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Kernel: Proprietary Hyper-V, New Stuff, KVM and More

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Linux
  • "Microsoft Wants To Create A Complete Virtualization Stack With Linux" [Ed: Microsoft continues trying to turn Linux into proprietary Microsoft software when free software options already exist and work a lot better]

    Microsoft engineers are sending out new kernel patches in looking to expand the Linux support around the Microsoft Hypervisor (Hyper-V).

    While Linux already supports Hyper-V and in fact 50% or more of the VMs on Azure are Linux-based, what Microsoft is working on now is looking to add Linux root partition support with the Microsoft Hypervisor.

  • What's new in the Linux kernel

    After all these years, the core developers of Linux keep innovating. New versions will be faster and more stable.
    Linux runs pretty much everything: all 500 of the world's 500 fastest supercomputers; most of the public cloud, even on Microsoft Azure; and 74 percent of smartphones. Indeed, thanks to Android, Linux is the most popular end-user operating system, nudging out Windows by 4 percent (39% vs. 35%).

    So, where does Linux go next? After covering Linux for almost all 29 years of its history and knowing pretty much anyone who's anyone in Linux development circles, up to and including Linus Torvalds, I think I have a clue.

  • Announcing updated Oracle Linux Templates for Oracle Linux KVM

    Oracle is pleased to announce updated Oracle Linux Templates for Oracle Linux KVM and Oracle Linux Virtualization Manager.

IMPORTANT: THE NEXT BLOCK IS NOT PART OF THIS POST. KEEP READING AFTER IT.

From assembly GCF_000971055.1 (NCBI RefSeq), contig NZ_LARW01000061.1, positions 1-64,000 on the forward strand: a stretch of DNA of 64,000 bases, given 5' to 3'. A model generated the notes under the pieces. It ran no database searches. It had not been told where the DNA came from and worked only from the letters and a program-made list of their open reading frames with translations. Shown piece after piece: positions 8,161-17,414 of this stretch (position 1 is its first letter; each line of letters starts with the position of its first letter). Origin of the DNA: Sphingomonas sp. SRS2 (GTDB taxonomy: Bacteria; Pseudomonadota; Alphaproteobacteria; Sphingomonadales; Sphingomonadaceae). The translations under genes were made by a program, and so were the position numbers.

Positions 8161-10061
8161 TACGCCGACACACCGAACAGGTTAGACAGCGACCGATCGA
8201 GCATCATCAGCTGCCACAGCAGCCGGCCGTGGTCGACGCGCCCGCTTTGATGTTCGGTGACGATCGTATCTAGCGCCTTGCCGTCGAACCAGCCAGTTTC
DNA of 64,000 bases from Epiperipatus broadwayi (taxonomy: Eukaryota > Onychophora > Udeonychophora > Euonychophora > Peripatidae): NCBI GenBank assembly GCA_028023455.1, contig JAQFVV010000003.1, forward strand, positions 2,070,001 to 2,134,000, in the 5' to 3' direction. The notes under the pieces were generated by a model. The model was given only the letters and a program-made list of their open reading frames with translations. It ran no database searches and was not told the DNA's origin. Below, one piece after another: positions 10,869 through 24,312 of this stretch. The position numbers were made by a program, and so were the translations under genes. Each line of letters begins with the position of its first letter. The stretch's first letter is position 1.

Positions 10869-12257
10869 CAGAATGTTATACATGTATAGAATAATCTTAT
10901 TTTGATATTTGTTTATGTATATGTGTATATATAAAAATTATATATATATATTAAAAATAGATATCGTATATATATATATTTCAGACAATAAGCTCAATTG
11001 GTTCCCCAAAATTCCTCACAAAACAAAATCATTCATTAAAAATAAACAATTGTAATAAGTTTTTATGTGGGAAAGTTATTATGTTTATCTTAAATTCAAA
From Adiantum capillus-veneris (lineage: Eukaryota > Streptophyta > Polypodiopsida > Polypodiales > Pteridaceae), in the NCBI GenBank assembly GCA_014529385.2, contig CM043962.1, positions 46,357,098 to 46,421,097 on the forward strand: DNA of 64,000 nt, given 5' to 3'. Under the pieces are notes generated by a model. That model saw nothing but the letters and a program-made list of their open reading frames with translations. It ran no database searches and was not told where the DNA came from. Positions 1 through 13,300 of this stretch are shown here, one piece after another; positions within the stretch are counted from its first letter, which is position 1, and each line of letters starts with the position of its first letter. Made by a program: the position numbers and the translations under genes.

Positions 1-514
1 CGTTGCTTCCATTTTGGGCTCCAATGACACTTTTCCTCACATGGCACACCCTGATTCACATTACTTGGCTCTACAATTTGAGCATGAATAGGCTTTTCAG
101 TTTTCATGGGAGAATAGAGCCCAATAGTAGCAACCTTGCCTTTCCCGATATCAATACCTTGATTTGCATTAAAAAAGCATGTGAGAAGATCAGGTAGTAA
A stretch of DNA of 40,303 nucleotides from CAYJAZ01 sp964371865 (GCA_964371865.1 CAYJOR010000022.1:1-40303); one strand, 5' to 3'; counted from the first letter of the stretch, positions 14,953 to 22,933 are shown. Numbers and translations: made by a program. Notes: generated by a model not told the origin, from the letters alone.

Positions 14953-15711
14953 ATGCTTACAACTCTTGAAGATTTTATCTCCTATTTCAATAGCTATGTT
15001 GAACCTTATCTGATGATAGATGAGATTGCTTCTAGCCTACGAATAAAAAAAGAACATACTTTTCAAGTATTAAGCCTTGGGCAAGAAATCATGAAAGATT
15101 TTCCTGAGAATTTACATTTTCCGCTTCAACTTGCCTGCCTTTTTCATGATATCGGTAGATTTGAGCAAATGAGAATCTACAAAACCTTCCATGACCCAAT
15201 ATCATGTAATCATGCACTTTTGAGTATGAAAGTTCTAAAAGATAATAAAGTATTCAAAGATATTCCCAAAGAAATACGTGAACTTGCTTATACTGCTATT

• Linux 5.10 To Bring Some Improvements For Newer Lenovo Laptops

    With Lenovo working to expand their Linux line-up and already Fedora being offered on the ThinkPad X1 Carbon Gen 8, more Linux support improvements are on the way.

    As part of offering Fedora and other distributions on more of their products, Lenovo said they will be working more with ensuring good Linux hardware support on their behalf as well as better engaging their hardware partners along with getting involved with the likes of LVFS/Fwupd support. Red Hat engineers in particular have been working quite a bit on polishing up the Linux hardware support and more enhancements are on the way for Linux 5.10.

  • Spinning Rust Gets an Upgrade

    “… we used cassette tape [in school] because we didn’t have floppy disk drives.” – Parker Harris, co-founder of Salesforce.com

    When you say, “I have Linux on my hard drive,” it means you have the operating system image stored on disk. Soon, though, it could mean it’s running on your hard drive. The drive itself will be running Linux. Yikes.

    That’s the vision promulgated by microprocessor vendor ARM with its new Cortex-R82 design. It’s designed to smart-ify hard drives and SSDs (solid-state disks), to the point where they’re standalone computers in their own right. It pushes the concept of computational storage to its logical conclusion, where hard disks do their own data analysis locally, rather than just serve up bitstreams for some other computer to manage. The idea has been around for a while, but actual deployment has been limited mostly to academic and experimental installations.

    The concept also leads to some weird technical, if not philosophical, thought experiments. Where’s the dividing line between disk drive and server? What happens when your storage is smarter than the computer it’s connected to? Where do applications live and where do they run? Is a super-smart hard drive more or less secure than the comparatively dumb ones we have today? And, how long before a “server” is nothing more than a dongle at the end of an Ethernet cable?

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